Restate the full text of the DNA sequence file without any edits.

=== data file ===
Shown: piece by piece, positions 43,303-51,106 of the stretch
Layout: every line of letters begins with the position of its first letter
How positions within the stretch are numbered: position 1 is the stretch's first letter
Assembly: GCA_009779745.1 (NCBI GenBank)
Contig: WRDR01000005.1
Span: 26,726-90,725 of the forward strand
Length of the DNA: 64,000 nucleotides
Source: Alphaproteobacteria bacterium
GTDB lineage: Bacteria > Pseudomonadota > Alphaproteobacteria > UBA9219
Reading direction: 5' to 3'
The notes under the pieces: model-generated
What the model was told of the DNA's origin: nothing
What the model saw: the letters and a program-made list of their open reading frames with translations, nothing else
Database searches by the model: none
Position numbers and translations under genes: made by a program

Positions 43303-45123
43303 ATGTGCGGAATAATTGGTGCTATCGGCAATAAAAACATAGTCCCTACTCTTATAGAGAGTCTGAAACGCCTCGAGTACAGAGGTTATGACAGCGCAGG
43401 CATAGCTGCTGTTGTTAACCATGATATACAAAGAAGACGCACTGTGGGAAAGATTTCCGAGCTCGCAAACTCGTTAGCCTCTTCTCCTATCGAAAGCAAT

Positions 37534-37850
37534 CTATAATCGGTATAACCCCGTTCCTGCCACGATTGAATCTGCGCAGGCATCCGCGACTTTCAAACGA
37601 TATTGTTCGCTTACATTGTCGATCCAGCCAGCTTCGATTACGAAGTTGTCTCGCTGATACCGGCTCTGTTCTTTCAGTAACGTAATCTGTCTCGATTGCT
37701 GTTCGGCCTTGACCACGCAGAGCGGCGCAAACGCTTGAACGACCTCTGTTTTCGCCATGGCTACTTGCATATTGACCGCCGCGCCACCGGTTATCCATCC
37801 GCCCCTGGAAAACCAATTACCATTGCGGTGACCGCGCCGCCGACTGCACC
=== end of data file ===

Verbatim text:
Shown: piece by piece, positions 43,303-51,106 of the stretch
Layout: every line of letters begins with the position of its first letter
How positions within the stretch are numbered: position 1 is the stretch's first letter
Assembly: GCA_009779745.1 (NCBI GenBank)
Contig: WRDR01000005.1
Span: 26,726-90,725 of the forward strand
Length of the DNA: 64,000 nucleotides
Source: Alphaproteobacteria bacterium
GTDB lineage: Bacteria > Pseudomonadota > Alphaproteobacteria > UBA9219
Reading direction: 5' to 3'
The notes under the pieces: model-generated
What the model was told of the DNA's origin: nothing
What the model saw: the letters and a program-made list of their open reading frames with translations, nothing else
Database searches by the model: none
Position numbers and translations under genes: made by a program

Positions 43303-45123
43303 ATGTGCGGAATAATTGGTGCTATCGGCAATAAAAACATAGTCCCTACTCTTATAGAGAGTCTGAAACGCCTCGAGTACAGAGGTTATGACAGCGCAGG
43401 CATAGCTGCTGTTGTTAACCATGATATACAAAGAAGACGCACTGTGGGAAAGATTTCCGAGCTCGCAAACTCGTTAGCCTCTTCTCCTATCGAAAGCAAT

Positions 37534-37850
37534 CTATAATCGGTATAACCCCGTTCCTGCCACGATTGAATCTGCGCAGGCATCCGCGACTTTCAAACGA
37601 TATTGTTCGCTTACATTGTCGATCCAGCCAGCTTCGATTACGAAGTTGTCTCGCTGATACCGGCTCTGTTCTTTCAGTAACGTAATCTGTCTCGATTGCT
37701 GTTCGGCCTTGACCACGCAGAGCGGCGCAAACGCTTGAACGACCTCTGTTTTCGCCATGGCTACTTGCATATTGACCGCCGCGCCACCGGTTATCCATCC
37801 GCCCCTGGAAAACCAATTACCATTGCGGTGACCGCGCCGCCGACTGCACC